Sustainability is all the rage in the craft world. In the realms of craft spirits, in particular, there are common sustainability practices that distillers worldwide boast about — using recycled barrels and existing lightweight glass bottles as opposed to custom-produced bottles, for example. Distillery owners can power their distilleries on renewable energy and encourage sipping from the glass instead of through a plastic straw.
But from the consumer’s standpoint, how does one tell if what they’re buying is actually sustainably produced or if it’s been “greenwashed,” which is when the environmental marketing is louder than the environmental practices?
“I personally don’t mind greenwashing,” says Carey Shanks, the co-owner of Marble Distilling Company and its on-site lodge, The Distillery Inn, in Carbondale, Colorado. “But I say that almost 30 years into trying to figure out a way to get sustainability to be at the forefront of business development.”
Shank adds that he takes “that position because even if they’re greenwashing, they’re creating conscious awareness of an issue that’s significant.”
Marble has true sustainability bonafides and isn’t afraid to show customers exactly how it crafts spirits in a sustainable manner. The brand’s motto is “Drink Sustainably,” and its website touts that Marble is a “zero waste distillery,” a label that has undoubtedly caught the eye of many eco-conscious outdoor travelers passing by Carbondale en route to Aspen (this writer included).
Marble isn’t just blowing smoke. Its Water Energy Thermal System, known as WETS, captures the hot water from the still and uses it to provide, among other things, heat for the building. Instead of using charcoal to filter its vodka, the distillery uses crushed 99.5 percent calcite Yule marble taken from the quarry in nearby Marble, Colorado (hence the name). This keeps it all-natural and, for the history buff, means the vodka passed through a part of the quarry from which the Lincoln Memorial and the Tomb of the Unknown Soldier were sourced.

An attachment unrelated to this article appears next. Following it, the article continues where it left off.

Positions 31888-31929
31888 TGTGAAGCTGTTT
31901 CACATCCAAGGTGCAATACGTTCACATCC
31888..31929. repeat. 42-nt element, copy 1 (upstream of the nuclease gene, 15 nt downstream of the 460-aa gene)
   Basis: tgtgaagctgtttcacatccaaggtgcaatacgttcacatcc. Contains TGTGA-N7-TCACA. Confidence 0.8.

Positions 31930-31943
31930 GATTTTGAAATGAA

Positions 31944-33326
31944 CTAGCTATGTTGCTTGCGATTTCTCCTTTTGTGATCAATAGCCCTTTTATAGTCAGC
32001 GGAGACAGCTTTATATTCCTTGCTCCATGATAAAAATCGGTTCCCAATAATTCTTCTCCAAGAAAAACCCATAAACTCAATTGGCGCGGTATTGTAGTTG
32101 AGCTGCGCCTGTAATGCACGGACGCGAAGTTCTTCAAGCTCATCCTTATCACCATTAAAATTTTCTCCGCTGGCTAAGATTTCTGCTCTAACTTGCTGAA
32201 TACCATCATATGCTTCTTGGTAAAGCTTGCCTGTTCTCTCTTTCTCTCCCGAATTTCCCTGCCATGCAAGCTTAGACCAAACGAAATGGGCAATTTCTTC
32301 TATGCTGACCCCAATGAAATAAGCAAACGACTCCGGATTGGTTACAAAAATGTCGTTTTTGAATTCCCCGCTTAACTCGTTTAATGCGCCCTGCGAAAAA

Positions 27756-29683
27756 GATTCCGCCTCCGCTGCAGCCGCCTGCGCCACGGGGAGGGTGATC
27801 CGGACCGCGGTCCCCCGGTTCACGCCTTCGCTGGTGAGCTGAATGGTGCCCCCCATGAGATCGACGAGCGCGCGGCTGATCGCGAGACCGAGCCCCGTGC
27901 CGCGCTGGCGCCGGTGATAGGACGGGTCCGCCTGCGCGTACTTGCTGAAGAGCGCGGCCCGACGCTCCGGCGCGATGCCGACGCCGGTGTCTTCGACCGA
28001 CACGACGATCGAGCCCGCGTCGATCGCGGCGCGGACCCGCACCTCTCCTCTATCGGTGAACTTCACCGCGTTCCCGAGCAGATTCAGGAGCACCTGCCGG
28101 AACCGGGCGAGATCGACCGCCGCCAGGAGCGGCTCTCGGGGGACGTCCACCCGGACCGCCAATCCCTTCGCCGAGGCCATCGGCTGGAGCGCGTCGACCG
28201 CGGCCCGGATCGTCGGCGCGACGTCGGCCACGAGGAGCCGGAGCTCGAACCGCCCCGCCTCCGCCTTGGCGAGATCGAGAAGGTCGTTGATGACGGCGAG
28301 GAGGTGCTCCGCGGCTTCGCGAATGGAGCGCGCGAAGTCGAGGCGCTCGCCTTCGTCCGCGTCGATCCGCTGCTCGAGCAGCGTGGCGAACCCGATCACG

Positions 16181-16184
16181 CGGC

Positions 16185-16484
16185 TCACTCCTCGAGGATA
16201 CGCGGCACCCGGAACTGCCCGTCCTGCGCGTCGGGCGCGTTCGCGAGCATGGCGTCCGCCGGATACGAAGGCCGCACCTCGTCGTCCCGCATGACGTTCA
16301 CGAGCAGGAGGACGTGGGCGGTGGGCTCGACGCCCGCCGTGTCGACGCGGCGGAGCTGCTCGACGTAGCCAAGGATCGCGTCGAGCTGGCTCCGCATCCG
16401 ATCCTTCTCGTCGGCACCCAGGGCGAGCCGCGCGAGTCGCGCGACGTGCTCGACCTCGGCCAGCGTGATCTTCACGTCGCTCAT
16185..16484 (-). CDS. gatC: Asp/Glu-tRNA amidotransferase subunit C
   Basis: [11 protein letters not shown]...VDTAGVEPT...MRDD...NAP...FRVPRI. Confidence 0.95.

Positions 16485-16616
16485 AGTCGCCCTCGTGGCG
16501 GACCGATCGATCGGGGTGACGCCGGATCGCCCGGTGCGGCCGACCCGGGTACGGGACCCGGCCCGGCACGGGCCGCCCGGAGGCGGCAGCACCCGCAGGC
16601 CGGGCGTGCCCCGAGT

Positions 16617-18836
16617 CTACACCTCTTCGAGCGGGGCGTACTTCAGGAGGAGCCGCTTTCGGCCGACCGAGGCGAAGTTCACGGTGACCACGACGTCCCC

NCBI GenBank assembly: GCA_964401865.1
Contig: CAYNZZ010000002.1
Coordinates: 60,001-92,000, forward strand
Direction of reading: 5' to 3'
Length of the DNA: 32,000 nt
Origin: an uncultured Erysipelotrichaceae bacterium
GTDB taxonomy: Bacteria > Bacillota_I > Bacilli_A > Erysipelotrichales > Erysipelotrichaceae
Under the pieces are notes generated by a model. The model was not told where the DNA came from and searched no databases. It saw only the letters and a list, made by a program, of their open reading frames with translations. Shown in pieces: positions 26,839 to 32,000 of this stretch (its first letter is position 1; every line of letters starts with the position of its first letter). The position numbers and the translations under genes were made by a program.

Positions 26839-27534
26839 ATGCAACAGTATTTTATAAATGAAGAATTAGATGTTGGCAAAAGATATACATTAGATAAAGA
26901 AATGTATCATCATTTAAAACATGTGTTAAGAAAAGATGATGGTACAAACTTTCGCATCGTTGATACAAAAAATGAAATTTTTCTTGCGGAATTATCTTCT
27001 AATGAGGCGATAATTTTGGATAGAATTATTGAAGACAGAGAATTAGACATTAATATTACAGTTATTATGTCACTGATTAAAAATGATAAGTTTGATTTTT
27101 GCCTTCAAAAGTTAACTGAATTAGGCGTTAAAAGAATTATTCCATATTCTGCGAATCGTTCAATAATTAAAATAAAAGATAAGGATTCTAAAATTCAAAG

When they decided to open a distillery, Shanks and his partner, lead distiller Connie Baker, set out to find a local farm to distribute their spent mash to. Their products, which include vodkas, whiskeys, and aperitifs, are made from local grains, and the desire was to create a circular system through the production process.
“We knew we didn’t want to flush the spent mash down the toilet because it was going to hurt everything downriver from us,” Shanks says. “So we went to multiple ranchers that had cattle, chicken, hogs. The one we went with is selling beef for a living. Not only did they just take the spent mash from a 500-gallon strip still, but it’s got water, it’s got a much higher value of protein. It’s also improving their product and their marketing ability.”
Customers can sample their product at the distillery tasting room in Carbondale and the satellite location in downtown Aspen.
Loud hyper-greenness isn’t confined to the US mainland, either. California-based, Caribbean-produced Batiste Rhum, a self-styled “eco-positive” rum brand, has built its product on the “grain” part of the “grain to glass” mantra (or, in this case, sugarcane to glass). In particular, who grows it and how.
A major mark of sustainable distilling, according to both Marble Distilling and Batiste Rhum, is to produce grains as close to the natural grassland model as possible. This is done by avoiding repeated tilling of the soil, as well as not spraying herbicides and pesticides — two practices that are nearly impossible on large-scale agricultural farms.